Hard to argue with Tech High results

October 29, 2006|by Jacqueline Fischer and Paul Bailey

Recently at various candidates forums, comments were made about career programs past and present in the Washington County school system. This column seeks to correct some inaccuracies stated and resulting misconceptions.

Currently, there are 15 career and technology programs offered at the Technical High School, ranging from electrical construction to cosmetology to automotive technology.

While it is true that five courses were dropped between 1994 and 2002, they had extremely low enrollments (as low as two students) during their final years. It is not financially sound to maintain classroom space, equipment, textbooks and materials, as well as a teacher's salary and benefits for such small enrollments.

These courses were replaced with courses students found more desirable. In 1994, academic courses were added in place of plumbing, eliminating the need for students to travel back and forth to their home schools.


In 1995, HVAC was replaced by advanced computer applications (current enrollment 25) and machine trades was replaced by visual communications (21).

Also in 1995, criminal justice (23) replaced masonry. In 2002, digital communications (21) replaced welding. (Parts of the welding course are now taught in various programs at Clear Spring High, South High, and Tech High. Some masonry skills are taught at South High.)

Two additional courses were added to Tech High in 1999: computer repair and networking, and printing/graphic communications. In 1996, pre-engineering was added.

Additional career programs exist in various high schools through the Academy Program. Students from any public county high school may enroll in any academy. South High offers the Academy of Finance; Williamsport High offers the Academy of Manufacturing and Engineering; North High offers the Academy of Medical Careers and the Education Academy; Clear Spring High offers the Environmental and Agricultural Science Academy. The Fire and Rescue Career Technology Academy is offered in conjunction with all seven high schools.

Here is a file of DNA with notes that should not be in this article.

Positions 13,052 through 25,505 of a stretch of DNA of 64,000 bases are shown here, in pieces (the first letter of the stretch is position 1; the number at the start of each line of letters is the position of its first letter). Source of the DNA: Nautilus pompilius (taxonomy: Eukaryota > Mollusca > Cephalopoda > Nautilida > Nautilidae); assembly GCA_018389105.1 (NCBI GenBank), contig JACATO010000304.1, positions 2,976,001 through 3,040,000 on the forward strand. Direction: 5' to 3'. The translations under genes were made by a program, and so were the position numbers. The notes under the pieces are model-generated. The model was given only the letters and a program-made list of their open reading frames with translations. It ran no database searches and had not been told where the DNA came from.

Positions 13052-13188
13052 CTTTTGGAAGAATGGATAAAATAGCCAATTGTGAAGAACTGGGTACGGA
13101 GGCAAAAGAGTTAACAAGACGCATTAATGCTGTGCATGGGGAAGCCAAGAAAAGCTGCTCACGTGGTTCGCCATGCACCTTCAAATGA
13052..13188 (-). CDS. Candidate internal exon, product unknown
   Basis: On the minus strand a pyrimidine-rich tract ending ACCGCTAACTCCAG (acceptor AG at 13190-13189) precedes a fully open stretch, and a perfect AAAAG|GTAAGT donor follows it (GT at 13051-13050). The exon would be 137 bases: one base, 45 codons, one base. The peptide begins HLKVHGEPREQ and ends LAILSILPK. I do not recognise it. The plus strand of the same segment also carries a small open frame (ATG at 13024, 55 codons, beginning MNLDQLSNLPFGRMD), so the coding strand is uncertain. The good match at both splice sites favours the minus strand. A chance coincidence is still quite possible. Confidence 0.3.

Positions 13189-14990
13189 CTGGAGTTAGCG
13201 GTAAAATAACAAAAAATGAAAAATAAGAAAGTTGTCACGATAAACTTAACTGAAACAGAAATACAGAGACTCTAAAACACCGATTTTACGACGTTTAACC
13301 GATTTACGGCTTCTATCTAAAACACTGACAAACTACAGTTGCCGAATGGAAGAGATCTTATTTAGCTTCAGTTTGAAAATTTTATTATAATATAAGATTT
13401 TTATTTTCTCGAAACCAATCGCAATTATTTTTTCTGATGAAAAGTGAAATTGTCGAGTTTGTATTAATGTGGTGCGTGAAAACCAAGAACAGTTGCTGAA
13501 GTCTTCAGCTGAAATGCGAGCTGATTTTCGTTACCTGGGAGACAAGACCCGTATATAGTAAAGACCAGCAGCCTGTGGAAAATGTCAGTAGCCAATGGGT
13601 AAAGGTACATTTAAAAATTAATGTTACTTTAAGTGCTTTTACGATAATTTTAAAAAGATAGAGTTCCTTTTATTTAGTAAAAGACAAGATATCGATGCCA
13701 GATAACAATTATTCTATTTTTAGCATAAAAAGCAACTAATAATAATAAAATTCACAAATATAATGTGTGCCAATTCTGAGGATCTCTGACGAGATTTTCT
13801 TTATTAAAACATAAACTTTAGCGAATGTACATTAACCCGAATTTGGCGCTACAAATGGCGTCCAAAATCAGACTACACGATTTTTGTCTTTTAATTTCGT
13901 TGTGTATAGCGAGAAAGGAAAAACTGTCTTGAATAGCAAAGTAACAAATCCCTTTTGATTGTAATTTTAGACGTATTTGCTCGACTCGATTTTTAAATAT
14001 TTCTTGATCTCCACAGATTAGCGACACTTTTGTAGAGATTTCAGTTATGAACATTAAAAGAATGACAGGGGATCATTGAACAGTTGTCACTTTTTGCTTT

In addition, several career technology completer programs are available at most high schools. They include business technology, cooperative education programs, drafting, family and consumer sciences and carpentry.

Tech High graduates are successful in their chosen fields. Some prefer to continue their education at college, while others go straight to work.

For example, four years ago the youngest person ever to become ASE certified in electrical/electronic systems graduated from the Automotive Technology Program.

He started at $35,000 per year. Some recent graduates from this course are making over $45,000 per year. Graduates from the computer repair and networking course have titles such as IT manager, network administrator and network technician; their salaries range from $28,000 to $42,000, straight out of high school.

One young lady went straight from her digital communications internship at NBC 25 in 2006 to a full-time job there. She now trains employees in studio operations and may soon begin working in front of the camera.

Clearly, the Washington County Technical High School, along with the other trade programs throughout the county, are doing a fine job of turning out educated, employable students.

Jacqueline Fischer, Clear Spring, and Paul Bailey, Hagerstown, are incumbent candidates for the Washington County Board of Education.

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